Friends in Winnipeg arranged for us to stay in an unused traditional Japanese house originally used by the parents of Akio Okano who with his wife Shigeko have graciously welcomed us onto their homestead. We believe Okano-san worked up quite a sweat getting this place ready for us and then was convinced we would not accept the place. When Japanese people refer to a place such as this, they say "inaka", meaning home, out in the country and probably rustic. Considering the ancient buildings one sees here, rustic is probably true, but isolated it is not. There are neighbours all around us, many a mere stone's throw away. True grocery shopping is a chore which by "jitensha" or bicycle (no horses yet) requires an hour or two. The bicycles have seen better days. Maintenance of anything in Japan is minimal at best, but that requires a blog in itself. Restaurants and other entertainment will be rare, but here we hope to take it easy for a while. We do have a TV with a few channels and the iPad is still quite busy.
More commonly homes are situated near noisy train tracks, but instead we are under the flight path for jets landing at Narita International Airport. But transportation for us is quite difficult. When we arrived Shigeko picked us up at the nearest train station, which is 40 minutes away by car one way. There are a few buses per day, about 20-30 minutes walk from here and people easily get lost in the maze of streets around here. Forget navigation after dark.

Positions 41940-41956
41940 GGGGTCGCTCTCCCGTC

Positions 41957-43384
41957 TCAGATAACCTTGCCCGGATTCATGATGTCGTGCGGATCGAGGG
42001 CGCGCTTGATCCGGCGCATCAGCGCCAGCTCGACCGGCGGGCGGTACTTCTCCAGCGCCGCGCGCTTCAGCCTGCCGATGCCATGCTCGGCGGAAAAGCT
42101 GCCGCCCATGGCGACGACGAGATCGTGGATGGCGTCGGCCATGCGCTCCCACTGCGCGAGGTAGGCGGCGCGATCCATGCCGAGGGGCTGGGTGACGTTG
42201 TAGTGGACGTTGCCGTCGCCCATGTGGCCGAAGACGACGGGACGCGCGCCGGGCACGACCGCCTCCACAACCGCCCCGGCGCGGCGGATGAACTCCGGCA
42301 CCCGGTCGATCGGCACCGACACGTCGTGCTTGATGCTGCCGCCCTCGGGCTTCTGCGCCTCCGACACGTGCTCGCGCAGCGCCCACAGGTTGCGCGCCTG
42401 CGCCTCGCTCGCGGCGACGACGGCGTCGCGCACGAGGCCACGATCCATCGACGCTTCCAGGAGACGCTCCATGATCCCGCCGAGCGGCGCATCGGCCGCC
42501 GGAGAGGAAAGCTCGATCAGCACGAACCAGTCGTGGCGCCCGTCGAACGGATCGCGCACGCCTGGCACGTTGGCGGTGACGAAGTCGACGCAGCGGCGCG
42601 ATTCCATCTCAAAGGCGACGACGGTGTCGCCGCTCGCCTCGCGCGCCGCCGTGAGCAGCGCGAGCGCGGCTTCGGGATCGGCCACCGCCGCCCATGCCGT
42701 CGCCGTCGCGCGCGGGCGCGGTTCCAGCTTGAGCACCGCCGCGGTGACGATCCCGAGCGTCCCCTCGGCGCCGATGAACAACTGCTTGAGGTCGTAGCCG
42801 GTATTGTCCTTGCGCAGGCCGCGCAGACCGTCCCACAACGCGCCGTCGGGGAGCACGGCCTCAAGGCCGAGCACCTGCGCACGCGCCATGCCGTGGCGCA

This area is a raised elongated area with many tall bamboo (more than 10 meters) and many rice fields at lower levels. The homes tend to be concentrated on higher ground. Apparently this was the coastline of the Pacific Ocean in the Jomon Era, about 3000 or more years ago. We are located in Ibaraki-ken (prefecture) which is not that far from Tokyo. We are located near rivers that empty into nearby Kasumi-gaura (lake) which was a brackish water lake and has been converted to a freshwater lake by means of freshwater rivers being used to flush out the salt and structures such as dikes built by engineers all around the lake.
The rustic building photographed is very interesting in it's construction. It is typical Japanese post and beam, with posts indented on the outside edges to allow thin bamboo laths to rest. Then vertical bamboo laths are lashed to these and some sort of primitive plaster (clay is my guess) with twine embedded has been applied to this. An old wooden spinning wheel can be seen inside.
The photo of the complete front of a house is the one we are staying in, while the other home belongs to our hosts.
The dog is a typical neglected Shiba-ken cross breed, which so many homes around here have chained up in the yard, why I do not know.
The other picture is the metal sheathed machine shed also used to park two mini-trucks used by the Okano's daily.